Arianespace has set a May 4 date for its next Ariane 5 launch.
The mission, flight VA236, is carrying two communications satellites and was originally scheduled for mid-March before protests in French Guiana disrupted spaceport operations and put all launches there on hold.
Preparations are also resuming for two other launches, a Soyuz and another Ariane 5, that were also delayed by the protests. [Arianespace]
SpaceX carried out a Falcon 9 static fire test Tuesday in preparation for the company’s first NRO mission. The Falcon 9 rocket performed the brief burn of its first stage engines Tuesday afternoon at the Launch Complex 39A pad at the Kennedy Space Center, part of routine pre-launch preparations. The rocket is scheduled to launch Sunday morning carrying a classified payload for the NRO on a mission designated NROL-76. Satellite observers speculate that, based on the rocket’s trajectory, it may be carrying a data relay satellite to operate in a Molniya orbit. [Spaceflight Now]
The head of China’s space agency said he’s been in talks about cooperation in ESA’s “Moon Village” concept. Tian Yulong said this week that China has discussed “possible cooperation” with ESA and others on the proposal for an international facility on the surface of the moon that could host robotic spacecraft and, eventually, humans. He said that China should in any case continue with its lunar exploration strategy “instead of trying to catch up with other countries’ achievements.” [Global Times]
United Launch Alliance helped improve the bottom line for Lockheed Martin’s space division in the last quarter. Lockheed Martin Space Systems said Tuesday it had an operating income of $288 million in the first quater of 2017, an increase of $44 million over the same quarter of 2016. The primary reason for the increase was due to increased earnings from its stake in ULA, from $50 million in the first quarter last year to $80 million this year. Lockheed Martin officials, though, said they expect this to be a short-term surge, with earnings declining later in the year. [SpaceNews]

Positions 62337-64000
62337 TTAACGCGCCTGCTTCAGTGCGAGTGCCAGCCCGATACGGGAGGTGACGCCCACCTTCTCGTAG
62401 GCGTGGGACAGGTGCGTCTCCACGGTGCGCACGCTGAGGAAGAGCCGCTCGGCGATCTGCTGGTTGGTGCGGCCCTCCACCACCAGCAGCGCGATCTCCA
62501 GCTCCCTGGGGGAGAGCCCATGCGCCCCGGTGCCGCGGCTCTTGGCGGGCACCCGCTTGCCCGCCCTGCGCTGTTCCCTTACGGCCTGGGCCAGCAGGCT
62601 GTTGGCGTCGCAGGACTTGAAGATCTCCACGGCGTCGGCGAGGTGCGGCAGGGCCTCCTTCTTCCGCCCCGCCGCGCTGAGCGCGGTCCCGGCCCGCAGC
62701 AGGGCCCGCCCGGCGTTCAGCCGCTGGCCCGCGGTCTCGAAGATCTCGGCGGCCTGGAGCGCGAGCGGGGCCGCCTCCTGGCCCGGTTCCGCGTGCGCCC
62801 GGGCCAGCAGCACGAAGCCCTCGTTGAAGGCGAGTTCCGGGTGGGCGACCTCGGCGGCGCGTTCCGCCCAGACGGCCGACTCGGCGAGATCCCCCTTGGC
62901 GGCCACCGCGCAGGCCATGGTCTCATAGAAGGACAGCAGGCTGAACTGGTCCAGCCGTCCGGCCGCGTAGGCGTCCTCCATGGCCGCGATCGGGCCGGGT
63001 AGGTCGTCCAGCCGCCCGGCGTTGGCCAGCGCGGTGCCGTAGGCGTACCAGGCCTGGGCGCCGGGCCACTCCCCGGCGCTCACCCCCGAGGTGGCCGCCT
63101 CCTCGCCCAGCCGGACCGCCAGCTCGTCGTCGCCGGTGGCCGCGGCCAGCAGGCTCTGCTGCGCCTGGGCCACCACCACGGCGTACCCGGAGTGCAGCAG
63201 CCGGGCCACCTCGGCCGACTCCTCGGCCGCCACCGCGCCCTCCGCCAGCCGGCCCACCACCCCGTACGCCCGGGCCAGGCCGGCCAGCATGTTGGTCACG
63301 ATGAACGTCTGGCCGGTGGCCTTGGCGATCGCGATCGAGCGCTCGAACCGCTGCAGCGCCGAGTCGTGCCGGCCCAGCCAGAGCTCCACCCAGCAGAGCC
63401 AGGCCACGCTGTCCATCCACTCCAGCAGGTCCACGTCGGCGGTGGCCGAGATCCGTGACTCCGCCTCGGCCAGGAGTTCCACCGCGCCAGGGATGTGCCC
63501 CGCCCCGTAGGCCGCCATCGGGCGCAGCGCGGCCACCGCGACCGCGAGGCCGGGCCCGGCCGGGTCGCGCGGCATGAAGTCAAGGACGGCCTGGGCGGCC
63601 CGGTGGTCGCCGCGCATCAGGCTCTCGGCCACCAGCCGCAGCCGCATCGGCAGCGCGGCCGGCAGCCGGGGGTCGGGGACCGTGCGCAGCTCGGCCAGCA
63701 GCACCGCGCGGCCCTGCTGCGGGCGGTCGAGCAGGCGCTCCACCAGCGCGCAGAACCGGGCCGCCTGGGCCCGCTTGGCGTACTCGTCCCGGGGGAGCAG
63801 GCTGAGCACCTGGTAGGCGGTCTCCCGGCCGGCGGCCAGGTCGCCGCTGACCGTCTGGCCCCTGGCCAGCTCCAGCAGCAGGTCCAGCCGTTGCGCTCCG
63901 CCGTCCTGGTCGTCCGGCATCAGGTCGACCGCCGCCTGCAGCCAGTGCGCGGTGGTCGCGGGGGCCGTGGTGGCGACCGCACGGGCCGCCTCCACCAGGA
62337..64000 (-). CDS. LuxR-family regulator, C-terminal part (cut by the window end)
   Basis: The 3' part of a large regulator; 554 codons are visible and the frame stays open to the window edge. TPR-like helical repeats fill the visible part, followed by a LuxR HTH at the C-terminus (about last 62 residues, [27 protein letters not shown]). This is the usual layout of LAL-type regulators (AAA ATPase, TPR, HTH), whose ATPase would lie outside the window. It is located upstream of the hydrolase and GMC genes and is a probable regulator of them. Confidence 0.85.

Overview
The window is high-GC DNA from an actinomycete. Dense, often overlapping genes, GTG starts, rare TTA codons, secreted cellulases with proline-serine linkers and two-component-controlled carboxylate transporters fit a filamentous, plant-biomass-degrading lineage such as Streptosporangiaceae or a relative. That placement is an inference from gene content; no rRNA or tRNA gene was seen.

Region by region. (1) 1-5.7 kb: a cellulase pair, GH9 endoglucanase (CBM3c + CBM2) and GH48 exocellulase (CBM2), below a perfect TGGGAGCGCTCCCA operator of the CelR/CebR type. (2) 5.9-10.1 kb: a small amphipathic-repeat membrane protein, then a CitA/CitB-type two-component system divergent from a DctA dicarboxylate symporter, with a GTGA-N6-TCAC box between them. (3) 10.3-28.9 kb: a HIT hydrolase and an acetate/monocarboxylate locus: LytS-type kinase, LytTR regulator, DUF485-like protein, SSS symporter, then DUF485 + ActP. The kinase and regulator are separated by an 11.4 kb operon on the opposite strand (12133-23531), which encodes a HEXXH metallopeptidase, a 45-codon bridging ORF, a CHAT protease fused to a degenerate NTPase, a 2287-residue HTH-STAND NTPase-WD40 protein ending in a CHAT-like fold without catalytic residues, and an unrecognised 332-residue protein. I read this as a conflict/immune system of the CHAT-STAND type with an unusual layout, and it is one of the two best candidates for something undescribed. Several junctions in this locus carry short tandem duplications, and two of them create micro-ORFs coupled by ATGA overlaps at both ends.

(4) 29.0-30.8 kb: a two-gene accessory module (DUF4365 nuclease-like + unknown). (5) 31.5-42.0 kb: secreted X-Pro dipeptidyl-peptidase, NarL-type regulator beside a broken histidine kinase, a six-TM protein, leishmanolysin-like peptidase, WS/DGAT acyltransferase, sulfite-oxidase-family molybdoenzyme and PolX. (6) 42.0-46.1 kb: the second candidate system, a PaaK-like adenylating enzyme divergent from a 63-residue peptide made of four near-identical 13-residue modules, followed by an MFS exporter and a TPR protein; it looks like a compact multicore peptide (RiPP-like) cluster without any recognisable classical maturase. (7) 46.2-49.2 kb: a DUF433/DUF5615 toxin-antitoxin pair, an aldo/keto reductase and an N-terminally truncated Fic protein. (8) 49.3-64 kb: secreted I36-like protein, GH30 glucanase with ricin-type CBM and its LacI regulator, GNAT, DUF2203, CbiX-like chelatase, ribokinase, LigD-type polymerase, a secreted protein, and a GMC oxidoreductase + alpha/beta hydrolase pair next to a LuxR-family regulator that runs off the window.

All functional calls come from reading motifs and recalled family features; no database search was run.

Negotiations continue on a spending bill to avert a government shutdown at the end of this week. The current continuing resolution (CR) funding government agencies expires Friday, and discussions about either a new CR or final appropriation bill for fiscal year 2017 have been stuck in debates about border security and healthcare issues. Appropriators could pass a short-term extension of the current CR, giving negotiators several more days to work out a deal. [Washington Post]
India’s space agency, looking for land to expand its facilities, has acquired former watch factories in two cities. ISRO placed the highest bid for three parcels of land totaling 208 acres in Bengaluru and Tumakuru that previously hosted sites that made watches for the state-owned company HMT. ISRO says it needs the properties to expand facilities, particularly in Bengaluru, that are “saturated” and can’t handle additional spacecraft projects. [The Hindu]
A Russian company says it can develop a rocket to compete with SpaceX’s Falcon 9. RSC Energia says the unnamed rocket will be “competitive” with the Falcon 9, but disclosed few other details about the vehicle. The rocket would be designed to launch from the spaceports at Baikonur and Vostochny and also from the Sea Launch platform. [Sputnik]
A New Mexico company has started beta testing of a computing platform to analyze satellite imagery. Descartes Labs is accepting applications to beta test its system that can analyze satellite imagery and extract information from it, based on technology developed at Los Alamos. The company was founded by Mark Johnson, who was previously CEO of a news startup, Zite, that was bought by CNN. [Axios]
NASA has added more Webby awards to an already crowded display case. NASA’s social media presence received an award in corporate communications and a “People’s Voice” award, the Cassini website won a Webby for best science website, while the main NASA website won its ninth People Voice award for government and civil websites. The Webby Awards were established in 1996 by the International Academy of Digital Arts and Sciences to recognize websites, social media and other multimedia online. NASA won its first Webby in 2002. [NASA]
The Kansas Cosmosphere will restore historic consoles from NASA’s Mission Control in Houston. NASA selected the museum to renovate the Apollo-era consoles as part of a $3.5 million restoration of the Mission Operations Control Room at the Johnson Space Center. The Kansas Cosmosphere has previously restored the Apollo 13 capsule and Saturn V engines recovered from the ocean floor by an expedition funded by Jeff Bezos. The work will be completed by the second half of next year. [collectSPACE]